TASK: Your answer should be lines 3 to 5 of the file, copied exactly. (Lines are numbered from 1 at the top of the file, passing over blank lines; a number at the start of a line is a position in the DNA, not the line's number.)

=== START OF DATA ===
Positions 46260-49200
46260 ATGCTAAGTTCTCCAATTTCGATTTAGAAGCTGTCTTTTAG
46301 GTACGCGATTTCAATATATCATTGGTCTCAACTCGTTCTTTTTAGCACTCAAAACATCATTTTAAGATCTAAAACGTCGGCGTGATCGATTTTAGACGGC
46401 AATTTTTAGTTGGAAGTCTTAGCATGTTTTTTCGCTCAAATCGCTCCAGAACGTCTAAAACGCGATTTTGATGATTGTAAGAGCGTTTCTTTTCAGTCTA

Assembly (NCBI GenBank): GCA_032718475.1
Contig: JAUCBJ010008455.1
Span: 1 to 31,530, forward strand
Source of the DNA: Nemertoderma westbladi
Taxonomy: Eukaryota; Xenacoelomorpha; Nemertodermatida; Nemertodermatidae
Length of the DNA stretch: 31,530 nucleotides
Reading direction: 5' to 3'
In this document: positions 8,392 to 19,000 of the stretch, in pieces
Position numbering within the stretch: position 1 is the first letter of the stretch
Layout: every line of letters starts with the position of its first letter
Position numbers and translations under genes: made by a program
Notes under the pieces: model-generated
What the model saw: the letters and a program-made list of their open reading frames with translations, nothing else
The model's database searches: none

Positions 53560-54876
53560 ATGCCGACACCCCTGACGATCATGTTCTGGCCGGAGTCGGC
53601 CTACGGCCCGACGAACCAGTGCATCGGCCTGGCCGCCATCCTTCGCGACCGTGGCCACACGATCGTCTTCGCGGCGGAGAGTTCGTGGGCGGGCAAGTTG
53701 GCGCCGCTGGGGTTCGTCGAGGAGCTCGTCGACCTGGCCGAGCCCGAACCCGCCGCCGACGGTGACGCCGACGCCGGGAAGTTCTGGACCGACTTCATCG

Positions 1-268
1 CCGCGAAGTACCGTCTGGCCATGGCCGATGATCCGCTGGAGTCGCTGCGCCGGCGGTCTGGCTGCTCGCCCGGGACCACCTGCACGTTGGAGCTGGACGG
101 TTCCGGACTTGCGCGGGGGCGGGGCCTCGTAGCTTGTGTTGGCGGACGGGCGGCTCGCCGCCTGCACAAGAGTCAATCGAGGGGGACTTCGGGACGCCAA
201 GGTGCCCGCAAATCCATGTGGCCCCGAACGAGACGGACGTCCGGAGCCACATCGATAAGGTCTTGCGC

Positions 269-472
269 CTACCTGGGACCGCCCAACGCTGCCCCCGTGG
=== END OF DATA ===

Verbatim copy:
46301 GTACGCGATTTCAATATATCATTGGTCTCAACTCGTTCTTTTTAGCACTCAAAACATCATTTTAAGATCTAAAACGTCGGCGTGATCGATTTTAGACGGC
46401 AATTTTTAGTTGGAAGTCTTAGCATGTTTTTTCGCTCAAATCGCTCCAGAACGTCTAAAACGCGATTTTGATGATTGTAAGAGCGTTTCTTTTCAGTCTA

Assembly (NCBI GenBank): GCA_032718475.1